Hebron Supervisor Brian Campbell pointed out that the loss of business could manifest itself in the form of jobs cuts at the Saratoga Casino and therefore the total number of jobs created would be less than what the company was estimated.
White Creek Supervisor Bob Shay also said he was concerned that residents of Saratoga Springs killed plans to build an expanded casino in that city, forcing developers to turn their gaze to East Greenbush.
“The residents of Saratoga Springs rejected it and they were going to get $5 million,” Shay said.
Under the new proposal, Saratoga Springs and Saratoga County will receive no revenue.
John Signor, president of Capital District Off-Track Betting, touted his company’s relationship with Washington County—the county was been a member of OTB for 31 years and according to Signor has provided the county with $4.6 million in that time—and the project’s location in Albany.
He said its location on the Thruway would attract patrons from out of state.
“We’ve made a commitment to focus on out-of-towners. We don’t want to take money from local residents,” Signor said.
He said the company explored locations in Rensselaer County but determined revenues would be greater in Albany.
“We saw calculations in Albany County that were significantly higher than Rensselaer County,” Signor said.
When Granville Supervisor Matt Hicks asked why the location was projected to generate more money than the East Greenbush property, when the two are located only 10 miles away, Signor said Albany’s population and proximity to the Thruway were the main factors.
He said the project, which would include a hotel, equine center and possibly a water park, would create 1,500 construction jobs and 1,800 permanent jobs with an average salary of $46,000.
Both Carlson and Signor said developers would work with Washington County businesses, particularly farmers to provide locally-sourced products at the casinos. They also both said that problem-gambling interventions would be put in place.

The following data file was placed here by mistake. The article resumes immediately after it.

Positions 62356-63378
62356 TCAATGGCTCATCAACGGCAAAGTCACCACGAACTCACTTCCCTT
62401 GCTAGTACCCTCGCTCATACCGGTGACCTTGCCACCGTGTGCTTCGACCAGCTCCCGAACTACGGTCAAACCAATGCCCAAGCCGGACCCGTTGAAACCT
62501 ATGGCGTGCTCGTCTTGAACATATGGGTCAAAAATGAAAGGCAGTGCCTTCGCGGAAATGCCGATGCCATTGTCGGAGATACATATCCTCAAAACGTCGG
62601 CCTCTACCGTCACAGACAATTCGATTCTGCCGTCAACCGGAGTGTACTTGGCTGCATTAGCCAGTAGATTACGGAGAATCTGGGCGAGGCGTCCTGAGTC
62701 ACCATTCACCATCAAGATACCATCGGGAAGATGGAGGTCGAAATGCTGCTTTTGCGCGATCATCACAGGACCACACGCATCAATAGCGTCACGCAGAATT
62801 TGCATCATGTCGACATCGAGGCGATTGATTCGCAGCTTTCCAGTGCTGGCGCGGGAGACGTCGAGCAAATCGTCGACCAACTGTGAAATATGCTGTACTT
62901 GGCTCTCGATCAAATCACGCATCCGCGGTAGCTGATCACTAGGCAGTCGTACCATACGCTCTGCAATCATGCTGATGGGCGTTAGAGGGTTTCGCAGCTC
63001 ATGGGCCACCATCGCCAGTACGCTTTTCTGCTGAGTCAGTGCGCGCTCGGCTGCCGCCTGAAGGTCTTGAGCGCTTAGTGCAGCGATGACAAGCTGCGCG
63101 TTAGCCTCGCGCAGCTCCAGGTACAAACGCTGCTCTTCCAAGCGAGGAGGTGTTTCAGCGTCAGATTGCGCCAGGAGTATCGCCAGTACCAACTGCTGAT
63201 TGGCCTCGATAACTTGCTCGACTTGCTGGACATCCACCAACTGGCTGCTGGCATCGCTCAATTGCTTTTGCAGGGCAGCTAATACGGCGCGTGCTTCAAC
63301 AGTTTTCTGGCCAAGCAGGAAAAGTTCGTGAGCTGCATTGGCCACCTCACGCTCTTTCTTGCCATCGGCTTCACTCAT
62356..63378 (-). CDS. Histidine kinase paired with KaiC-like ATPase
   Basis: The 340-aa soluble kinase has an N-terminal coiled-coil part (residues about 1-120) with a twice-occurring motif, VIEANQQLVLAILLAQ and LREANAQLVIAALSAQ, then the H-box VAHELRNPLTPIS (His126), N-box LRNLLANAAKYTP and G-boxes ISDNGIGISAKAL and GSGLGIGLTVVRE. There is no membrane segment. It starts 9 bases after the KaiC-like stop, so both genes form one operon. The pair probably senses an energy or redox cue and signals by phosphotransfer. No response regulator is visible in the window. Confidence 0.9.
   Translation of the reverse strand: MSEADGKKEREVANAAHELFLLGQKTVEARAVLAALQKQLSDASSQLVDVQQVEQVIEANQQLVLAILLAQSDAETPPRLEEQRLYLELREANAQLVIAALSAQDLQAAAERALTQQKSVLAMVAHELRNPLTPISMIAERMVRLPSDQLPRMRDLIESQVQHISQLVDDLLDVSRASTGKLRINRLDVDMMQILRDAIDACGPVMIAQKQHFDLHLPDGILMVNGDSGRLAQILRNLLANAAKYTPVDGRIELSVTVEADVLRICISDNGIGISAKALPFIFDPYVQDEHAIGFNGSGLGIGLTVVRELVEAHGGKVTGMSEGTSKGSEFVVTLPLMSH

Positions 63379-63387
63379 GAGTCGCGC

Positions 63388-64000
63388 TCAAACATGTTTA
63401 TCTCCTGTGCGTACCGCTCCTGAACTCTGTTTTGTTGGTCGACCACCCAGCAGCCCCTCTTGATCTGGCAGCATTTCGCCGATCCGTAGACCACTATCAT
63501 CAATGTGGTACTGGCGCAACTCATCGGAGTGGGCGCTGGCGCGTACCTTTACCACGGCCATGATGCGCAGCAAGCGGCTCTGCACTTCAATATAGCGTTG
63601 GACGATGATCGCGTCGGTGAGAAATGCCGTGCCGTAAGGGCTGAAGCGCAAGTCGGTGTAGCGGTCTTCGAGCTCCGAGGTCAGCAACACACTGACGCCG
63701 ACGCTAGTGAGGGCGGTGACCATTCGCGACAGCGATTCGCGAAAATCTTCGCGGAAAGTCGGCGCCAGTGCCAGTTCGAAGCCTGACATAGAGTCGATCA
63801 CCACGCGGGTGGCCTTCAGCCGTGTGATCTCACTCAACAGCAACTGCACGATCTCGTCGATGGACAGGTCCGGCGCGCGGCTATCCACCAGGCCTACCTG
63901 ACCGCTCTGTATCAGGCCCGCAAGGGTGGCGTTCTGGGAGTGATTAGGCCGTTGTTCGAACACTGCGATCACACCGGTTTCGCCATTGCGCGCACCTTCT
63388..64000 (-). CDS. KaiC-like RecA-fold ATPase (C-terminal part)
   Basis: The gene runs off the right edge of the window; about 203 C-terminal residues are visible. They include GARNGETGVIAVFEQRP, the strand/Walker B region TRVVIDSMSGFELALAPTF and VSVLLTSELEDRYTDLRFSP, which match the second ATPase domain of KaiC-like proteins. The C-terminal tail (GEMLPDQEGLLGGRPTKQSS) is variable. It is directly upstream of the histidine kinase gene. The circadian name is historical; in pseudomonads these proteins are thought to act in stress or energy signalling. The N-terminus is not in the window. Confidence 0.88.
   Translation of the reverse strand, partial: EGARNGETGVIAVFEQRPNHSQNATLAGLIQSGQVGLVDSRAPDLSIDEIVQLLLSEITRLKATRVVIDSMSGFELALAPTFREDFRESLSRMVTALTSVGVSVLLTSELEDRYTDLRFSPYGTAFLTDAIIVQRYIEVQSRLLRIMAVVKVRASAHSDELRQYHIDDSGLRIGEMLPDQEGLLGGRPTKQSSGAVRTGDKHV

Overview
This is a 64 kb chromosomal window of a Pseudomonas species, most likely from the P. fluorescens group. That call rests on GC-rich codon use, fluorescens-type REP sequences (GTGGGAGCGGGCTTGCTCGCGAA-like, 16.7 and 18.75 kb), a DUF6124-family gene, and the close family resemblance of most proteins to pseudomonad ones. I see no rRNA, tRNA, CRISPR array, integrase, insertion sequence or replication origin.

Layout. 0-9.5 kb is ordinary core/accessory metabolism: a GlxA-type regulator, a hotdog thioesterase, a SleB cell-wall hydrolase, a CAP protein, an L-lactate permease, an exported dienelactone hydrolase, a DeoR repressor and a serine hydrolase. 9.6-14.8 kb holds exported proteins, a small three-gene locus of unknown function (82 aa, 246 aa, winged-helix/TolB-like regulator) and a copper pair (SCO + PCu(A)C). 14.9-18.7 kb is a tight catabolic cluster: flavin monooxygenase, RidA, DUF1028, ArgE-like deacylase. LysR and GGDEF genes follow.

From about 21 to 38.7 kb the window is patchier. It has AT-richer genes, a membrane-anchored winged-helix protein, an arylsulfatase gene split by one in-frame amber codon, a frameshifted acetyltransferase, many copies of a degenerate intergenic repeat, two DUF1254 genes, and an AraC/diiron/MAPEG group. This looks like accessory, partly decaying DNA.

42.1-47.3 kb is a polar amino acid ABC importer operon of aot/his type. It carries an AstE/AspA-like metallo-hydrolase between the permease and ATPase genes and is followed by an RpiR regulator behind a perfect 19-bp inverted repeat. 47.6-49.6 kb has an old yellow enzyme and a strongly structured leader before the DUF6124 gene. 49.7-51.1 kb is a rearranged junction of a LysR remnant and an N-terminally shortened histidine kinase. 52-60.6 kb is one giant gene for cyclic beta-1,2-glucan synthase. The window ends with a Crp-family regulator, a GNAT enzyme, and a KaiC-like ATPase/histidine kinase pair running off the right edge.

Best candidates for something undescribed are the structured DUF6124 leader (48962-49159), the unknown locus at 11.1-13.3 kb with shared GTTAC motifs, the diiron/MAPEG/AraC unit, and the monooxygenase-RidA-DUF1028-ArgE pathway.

Despite nearly an hour of presentations, supervisors said they felt they didn’t have enough information to make a decision.
Capital District OTB has yet to announce who will operate the casino and Carlson wanted more the time to respond to Signor’s claims that the Albany-based project would generate more revenue than the East Greenbush-based project.
The board is expected to revisit the matter next month.
When asked what information they should provide, Campbell responded “they know what information we’re looking for. Whatever will help us make up our mind.”

In other matters, the board approved June 20 at 10:05 a.m. as the date of a public hearing on three local laws that would provide tax exemptions to certain residents.
The laws would provide a sliding scale provision for property tax exemptions for people 65 years of age or older, people with disabilities or low income and people whose children served in the military and were killed in the line of duty.

The board read a proclamation in honor of Ralph Getty on his 60 years of service to the Hebron Fire Department.
“It’s quite an incredible service to our town. We really appreciate what he has done,” Campbell said.

The next meeting will be held at 10 a.m. on June 20.